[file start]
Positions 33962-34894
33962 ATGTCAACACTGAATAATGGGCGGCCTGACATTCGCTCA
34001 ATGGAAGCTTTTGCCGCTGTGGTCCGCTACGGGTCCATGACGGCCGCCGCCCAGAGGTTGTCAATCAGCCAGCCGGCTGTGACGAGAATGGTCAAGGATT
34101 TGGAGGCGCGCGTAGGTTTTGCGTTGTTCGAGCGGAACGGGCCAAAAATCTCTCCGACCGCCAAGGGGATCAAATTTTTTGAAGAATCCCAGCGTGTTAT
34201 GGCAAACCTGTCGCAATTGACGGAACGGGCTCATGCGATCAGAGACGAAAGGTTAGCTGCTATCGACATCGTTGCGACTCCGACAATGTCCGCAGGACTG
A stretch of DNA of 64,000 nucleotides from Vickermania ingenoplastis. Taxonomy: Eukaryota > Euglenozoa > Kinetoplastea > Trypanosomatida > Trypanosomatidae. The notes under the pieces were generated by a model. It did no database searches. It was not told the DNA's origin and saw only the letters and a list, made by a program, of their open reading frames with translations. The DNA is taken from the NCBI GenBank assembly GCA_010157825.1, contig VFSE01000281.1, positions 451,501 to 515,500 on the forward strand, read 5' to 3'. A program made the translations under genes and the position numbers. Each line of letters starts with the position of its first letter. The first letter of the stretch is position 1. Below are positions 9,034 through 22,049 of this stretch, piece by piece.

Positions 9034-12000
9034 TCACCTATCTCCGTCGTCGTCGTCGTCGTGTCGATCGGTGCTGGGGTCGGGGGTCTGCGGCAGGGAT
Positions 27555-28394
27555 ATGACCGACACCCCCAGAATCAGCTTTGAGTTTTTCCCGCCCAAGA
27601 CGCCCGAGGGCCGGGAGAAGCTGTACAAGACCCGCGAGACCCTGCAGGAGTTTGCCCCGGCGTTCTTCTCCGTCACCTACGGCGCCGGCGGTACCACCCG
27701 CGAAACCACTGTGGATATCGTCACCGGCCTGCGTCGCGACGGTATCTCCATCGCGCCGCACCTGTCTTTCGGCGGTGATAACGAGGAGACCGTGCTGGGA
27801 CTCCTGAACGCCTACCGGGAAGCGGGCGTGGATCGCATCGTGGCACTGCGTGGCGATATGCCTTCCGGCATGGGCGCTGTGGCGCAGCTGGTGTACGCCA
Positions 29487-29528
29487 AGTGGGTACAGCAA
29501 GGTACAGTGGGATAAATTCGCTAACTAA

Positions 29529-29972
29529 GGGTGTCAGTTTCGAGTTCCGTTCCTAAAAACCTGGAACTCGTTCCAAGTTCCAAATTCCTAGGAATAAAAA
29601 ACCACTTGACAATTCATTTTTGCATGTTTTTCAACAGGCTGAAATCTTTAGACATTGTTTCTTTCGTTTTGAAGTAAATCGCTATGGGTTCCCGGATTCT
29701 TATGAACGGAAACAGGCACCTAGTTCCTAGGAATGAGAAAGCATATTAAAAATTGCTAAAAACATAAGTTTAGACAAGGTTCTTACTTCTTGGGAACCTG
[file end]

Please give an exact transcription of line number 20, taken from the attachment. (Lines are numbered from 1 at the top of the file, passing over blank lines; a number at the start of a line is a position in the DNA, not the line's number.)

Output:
29701 TATGAACGGAAACAGGCACCTAGTTCCTAGGAATGAGAAAGCATATTAAAAATTGCTAAAAACATAAGTTTAGACAAGGTTCTTACTTCTTGGGAACCTG